Biology Enzyme Experiement

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An enzyme is a biological catalyst. It speeds up a reaction by lowering the activation energy required to start the reaction. It speeds up a reaction, but remains unchanged unless certain limiting factors are introduced. It is composed of polymers of amino acids. An enzyme has an optimum pH and temperature. When an enzyme is at its optimum conditions, the rate of reaction is the fastest. In their globular structure, one or more polypeptide chains twist and fold, bringing together a small number of amino acids to form the active site, or the location on the enzyme where the substrate binds and the reaction takes place. An enzyme has an active site, which has a unique shape into which only a substrate of the exact same unique shape can fit. When this substrate fits into the active site, it forms an enzyme-substrate complex. This means that an enzyme is specific. Renin is a protein (enzyme) released by special kidney cells when you have decreased salt (sodium levels) or low blood volume. Renin also plays a role in the release of aldosterone, a hormone that helps control the body's salt and water balance. Rennin causes rapid clotting of milk by causing certain bonds to break in the soluble casein molecule (milk protein) converting it to the insoluble casein, thus producing “curdled” milk.

There will be 3 different types of experiments which all have consisted of using the main ingredient, renin. The 3 factors I will be experimenting on which affect the activity of the enzyme (renin) are temperature, pH levels and substrate concentration.

The aim of this of the experiment was to see how long it will take for 20ml milk to curdle at different temperatures when renin is mixed with it.

My hypothesis is that the higher the temperature of the milk the faster the time it takes for the milk to curdle. An increase in temperature results in more kinetic energy of the enzyme and the substrate. More kinetic energy results in more collisions between the enzyme and the substrate. In turn, the number of successful collisions increases and more enzyme-substrate complexes form. Therefore an increase in temperature increases the rate at which enzyme substrate complexes form.

The obvious trend of the graph is that as the temperature of the milk was getting greater and greater, the time it took for the milk to curdle was shorter. So the lower the temperature the longer it took to curdle. The higher the temperature the faster it took for the milk to curdle.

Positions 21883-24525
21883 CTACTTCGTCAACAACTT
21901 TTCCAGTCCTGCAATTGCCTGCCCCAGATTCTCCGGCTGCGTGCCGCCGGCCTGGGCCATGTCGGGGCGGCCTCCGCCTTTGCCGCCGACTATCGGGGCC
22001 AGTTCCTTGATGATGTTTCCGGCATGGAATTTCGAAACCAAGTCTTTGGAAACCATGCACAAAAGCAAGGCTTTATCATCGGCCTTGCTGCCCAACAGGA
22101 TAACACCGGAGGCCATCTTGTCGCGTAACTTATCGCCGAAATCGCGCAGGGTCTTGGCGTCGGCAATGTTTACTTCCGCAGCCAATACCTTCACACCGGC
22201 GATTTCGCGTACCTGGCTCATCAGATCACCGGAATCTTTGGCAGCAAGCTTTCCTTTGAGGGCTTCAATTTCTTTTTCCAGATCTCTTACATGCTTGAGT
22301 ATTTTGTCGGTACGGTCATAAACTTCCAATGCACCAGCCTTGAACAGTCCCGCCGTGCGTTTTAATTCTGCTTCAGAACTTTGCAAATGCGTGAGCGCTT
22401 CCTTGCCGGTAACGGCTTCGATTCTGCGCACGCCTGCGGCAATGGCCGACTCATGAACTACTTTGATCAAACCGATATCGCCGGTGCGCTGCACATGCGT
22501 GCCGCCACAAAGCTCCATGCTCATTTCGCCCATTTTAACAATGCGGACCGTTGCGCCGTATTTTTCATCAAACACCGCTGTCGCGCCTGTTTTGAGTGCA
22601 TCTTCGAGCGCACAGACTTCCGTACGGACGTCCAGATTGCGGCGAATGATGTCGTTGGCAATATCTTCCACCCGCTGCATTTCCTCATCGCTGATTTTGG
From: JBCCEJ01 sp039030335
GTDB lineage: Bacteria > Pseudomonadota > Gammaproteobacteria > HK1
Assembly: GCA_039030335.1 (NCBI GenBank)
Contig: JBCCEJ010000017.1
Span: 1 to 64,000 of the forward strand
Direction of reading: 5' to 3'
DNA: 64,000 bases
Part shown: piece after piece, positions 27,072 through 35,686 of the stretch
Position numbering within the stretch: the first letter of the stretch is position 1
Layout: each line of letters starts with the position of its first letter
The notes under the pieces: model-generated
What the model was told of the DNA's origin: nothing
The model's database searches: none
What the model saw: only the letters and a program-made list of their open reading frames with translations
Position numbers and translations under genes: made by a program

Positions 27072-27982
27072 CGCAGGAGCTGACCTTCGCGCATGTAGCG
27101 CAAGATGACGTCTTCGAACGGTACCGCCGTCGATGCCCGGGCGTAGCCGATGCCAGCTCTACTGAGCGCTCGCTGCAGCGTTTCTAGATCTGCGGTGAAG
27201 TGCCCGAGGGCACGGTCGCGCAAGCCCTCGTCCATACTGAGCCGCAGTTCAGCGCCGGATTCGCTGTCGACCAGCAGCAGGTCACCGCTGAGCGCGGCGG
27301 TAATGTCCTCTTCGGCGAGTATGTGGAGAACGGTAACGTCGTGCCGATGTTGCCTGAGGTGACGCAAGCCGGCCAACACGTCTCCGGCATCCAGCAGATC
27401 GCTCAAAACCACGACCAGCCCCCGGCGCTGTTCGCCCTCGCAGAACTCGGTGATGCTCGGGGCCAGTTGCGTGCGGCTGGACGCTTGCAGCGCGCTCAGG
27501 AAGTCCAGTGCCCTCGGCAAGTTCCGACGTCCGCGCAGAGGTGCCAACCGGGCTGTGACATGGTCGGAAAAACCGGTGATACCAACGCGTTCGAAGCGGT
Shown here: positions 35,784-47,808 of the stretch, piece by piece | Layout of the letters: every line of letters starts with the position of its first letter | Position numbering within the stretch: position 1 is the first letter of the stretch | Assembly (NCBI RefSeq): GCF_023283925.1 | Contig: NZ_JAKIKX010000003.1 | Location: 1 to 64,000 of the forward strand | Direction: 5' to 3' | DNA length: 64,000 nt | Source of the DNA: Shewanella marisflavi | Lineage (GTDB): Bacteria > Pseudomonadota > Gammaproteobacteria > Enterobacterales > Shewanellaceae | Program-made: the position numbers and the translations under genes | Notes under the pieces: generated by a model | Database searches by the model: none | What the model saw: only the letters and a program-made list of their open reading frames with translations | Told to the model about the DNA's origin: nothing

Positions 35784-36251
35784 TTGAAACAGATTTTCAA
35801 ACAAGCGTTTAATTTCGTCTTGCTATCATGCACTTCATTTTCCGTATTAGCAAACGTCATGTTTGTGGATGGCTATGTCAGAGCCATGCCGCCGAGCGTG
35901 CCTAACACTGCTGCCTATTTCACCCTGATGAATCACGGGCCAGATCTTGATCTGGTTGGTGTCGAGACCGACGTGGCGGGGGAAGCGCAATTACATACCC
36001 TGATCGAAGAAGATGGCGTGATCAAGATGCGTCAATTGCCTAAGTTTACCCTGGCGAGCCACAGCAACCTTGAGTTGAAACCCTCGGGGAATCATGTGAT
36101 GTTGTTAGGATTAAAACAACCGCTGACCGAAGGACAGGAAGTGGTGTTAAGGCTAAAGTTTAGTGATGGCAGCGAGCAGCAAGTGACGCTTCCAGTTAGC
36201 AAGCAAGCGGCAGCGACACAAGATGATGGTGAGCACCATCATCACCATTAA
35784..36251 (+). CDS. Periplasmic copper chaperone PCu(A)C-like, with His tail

In conclusion my hypothesis was correct, the higher the temperature of the milk the faster the time it takes for the milk to curdle.

Independent variable – the temperature of the milk inside the test tube. Dependant variable – The time it takes for the milk to coagulate (by performing the 90 degrees test) Controlled Variables – The size of the test tube, amount of milk poured into each test tube, amount of renin mixed inside test tube, same weather condition. METHOD

- Make a bucket full of hot water. Dunk a 250ml beaker inside bucket and fill about 200ml. - Get half a tablet of renin and put it inside a small beaker with 5ml water in it. Smash up the renin while inside the beaker and let it dissolve. - Pour 20ml of milk into a test tube and place it into the beaker with hot water. - place a thermometer inside the test tube and when the thermometer shows your needed temperature of the milk. - When the temperature is reached quickly pour the dissolved renin into the milk and time how long it takes for the milk to curdle. - To check if the milk has curdled, do 90 degrees tilt test.(turn the test tube 90 degrees and if the milk doesn’t drip out then the milk has curdled. - record both time taken and the temperature at which you had poured the renin into the test tube. - Do the exact same thing but vary the temperature of the water so there is a range. - Repeat experiment and take averages for accuracy.

TEMPERATURE – 20ml of milk poured...
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